WHO's Covid expert cautions about lockdowns, saying hurting economies, the world's poorest
"We in the World Health Organization do not advocate lockdowns as the primary means of control of this virus," said the organization's special envoy on COVID-19 Dr. David Nabarro
The World Health Organization’s top COVID-19 specialist is warning countries about using lockdowns as a primary means of controlling the virus, arguing the strategy could have a devastating impact on economies and the poor.
"We in the World Health Organization do not advocate lockdowns as the primary means of control of this virus," Dr. David Nabarro told the British magazine The Spectator.
Nabarro said the lockdowns — which have been widely adopted as a central tool for stopping the spread of the virus for roughly the past seven months — is hurting the world's most vulnerable communities.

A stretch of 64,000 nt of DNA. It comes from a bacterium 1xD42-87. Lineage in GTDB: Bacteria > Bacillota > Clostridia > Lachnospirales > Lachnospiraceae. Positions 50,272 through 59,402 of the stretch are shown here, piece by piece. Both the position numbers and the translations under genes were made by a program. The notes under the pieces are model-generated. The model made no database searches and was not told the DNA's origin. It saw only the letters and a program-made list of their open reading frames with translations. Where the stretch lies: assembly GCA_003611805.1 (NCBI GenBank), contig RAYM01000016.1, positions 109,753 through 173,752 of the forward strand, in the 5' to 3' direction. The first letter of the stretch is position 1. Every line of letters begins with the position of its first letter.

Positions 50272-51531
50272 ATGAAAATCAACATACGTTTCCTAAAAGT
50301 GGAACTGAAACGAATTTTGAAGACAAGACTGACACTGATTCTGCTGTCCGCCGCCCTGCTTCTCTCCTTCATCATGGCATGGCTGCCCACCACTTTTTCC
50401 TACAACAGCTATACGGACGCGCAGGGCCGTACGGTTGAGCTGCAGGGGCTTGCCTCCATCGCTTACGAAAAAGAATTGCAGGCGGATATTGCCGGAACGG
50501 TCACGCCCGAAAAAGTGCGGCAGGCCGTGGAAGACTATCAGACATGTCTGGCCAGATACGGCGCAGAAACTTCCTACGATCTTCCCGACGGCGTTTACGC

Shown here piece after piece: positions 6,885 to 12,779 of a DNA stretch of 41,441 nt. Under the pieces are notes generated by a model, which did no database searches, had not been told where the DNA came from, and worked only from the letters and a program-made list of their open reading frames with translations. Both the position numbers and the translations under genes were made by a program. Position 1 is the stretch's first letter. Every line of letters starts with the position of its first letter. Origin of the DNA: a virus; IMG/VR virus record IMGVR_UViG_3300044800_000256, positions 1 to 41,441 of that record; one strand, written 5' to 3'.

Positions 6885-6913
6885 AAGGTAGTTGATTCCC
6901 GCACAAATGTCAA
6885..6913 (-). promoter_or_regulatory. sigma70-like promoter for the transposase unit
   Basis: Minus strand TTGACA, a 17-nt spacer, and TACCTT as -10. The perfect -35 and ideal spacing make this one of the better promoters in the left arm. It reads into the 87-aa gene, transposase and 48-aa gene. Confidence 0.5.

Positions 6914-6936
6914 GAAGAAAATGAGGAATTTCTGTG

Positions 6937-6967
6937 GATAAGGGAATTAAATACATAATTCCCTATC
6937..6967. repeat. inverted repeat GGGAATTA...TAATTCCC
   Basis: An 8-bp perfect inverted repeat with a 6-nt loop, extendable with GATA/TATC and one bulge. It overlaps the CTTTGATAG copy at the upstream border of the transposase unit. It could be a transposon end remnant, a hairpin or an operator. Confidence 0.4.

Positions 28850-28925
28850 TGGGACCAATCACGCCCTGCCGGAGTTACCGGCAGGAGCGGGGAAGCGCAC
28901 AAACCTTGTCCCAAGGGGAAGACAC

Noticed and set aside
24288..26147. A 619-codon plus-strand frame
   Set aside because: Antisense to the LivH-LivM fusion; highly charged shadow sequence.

"Lockdowns just have one consequence that you must never ever belittle, and that is making poor people an awful lot poorer," he said.
Nabarro also projected the pandemic and efforts to slow its spread might result in a doubling of world poverty by next year and "at least a doubling of child malnutrition."
He argued that countries that rely on tourism have been hardest hit by lockdowns, pointing to the Caribbean.
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